Scottish National Dictionary (1700–)
DELEER, Delire, v. Also delier, deleir, deler. To intoxicate, to render delirious. Rarely found exc. as ppl.adj. deleerit, etc., delirious, mad; temporarily out of one's senses (Per. 1926 Wilson Cent. Scot. 238, Fif.10 1940; Rnf. 1948 (per Abd.27); Ayr.9 1949; Rxb. c.1920 Mr Clelland W.-L.). Delire = to be delirious or mad, was in use in Eng. in 17th cent. [də′li:r]
Sc. 1824 Scott St Ronan's W. I. xii.:
The woman is delireet. Mry. 1824 J. Cock Hamespun Lays 79:
An' whiles her rhymin' pate grows dizzy An, maist deliriet. Edb. 1821 W. Liddle Poems 94:
Even they you rin agroun deler't. Ib. 219:
The whisk[y]'s been in my pate, And that's deleer't me. Gsw. 1863 J. Young Ingle Nook 59:
For when I thocht hoo that my folly Had stown my siller, watch, an' jolly, I grew amaist dounricht deleerit. Lnk. 1922 T. S. Cairncross Scot at Hame 10:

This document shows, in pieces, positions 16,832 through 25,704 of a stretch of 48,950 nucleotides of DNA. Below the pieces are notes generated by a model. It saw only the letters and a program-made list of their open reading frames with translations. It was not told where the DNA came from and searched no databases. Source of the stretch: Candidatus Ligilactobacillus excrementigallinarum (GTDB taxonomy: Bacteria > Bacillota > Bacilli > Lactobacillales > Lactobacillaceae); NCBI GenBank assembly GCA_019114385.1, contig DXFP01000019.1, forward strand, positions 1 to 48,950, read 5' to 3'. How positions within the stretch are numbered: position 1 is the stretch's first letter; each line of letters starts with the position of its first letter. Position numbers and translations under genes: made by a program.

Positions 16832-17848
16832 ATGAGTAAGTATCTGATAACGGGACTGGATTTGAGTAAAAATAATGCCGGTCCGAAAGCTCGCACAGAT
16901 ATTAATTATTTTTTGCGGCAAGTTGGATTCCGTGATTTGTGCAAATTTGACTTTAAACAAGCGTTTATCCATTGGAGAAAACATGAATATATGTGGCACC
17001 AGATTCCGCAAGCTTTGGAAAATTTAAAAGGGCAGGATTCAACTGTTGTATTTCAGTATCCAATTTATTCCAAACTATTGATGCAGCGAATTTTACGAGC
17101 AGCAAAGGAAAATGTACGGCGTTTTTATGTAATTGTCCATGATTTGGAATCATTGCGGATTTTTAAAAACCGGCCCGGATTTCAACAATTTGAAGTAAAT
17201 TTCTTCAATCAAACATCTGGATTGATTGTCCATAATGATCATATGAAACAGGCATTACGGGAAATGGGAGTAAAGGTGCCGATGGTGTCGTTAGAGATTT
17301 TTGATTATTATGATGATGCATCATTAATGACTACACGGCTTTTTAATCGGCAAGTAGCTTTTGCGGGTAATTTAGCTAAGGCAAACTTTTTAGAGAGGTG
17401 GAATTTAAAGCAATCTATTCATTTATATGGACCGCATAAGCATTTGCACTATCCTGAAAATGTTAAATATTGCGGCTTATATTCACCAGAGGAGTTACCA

Whaur an auld wife delieret, sick, Has nocht to leeve on for next week. Ayr. 1786 Burns Halloween xiv.:
For monie a ane has gotten a fright, An' liv'd an' di'd deleeret, On sic a night. Dmf. 1823 J. Kennedy Poems 47:
In despair your fingers eatin', Clean deleiret a'thegither.
Hence delirietness, delirium.
Ayr. 1823 Galt Entail II. iv.:
My mother did na send word o' the nature o' this delirietness o' Charlie.
You may wish to vary the format shown below depending on the citation style used.
"Deleer v.". Dictionary of the Scots Language. 2004. Scottish Language Dictionaries Ltd. Accessed 15 Dec 2018 <http://www.dsl.ac.uk/entry/snd/deleer>
Try an Advanced Search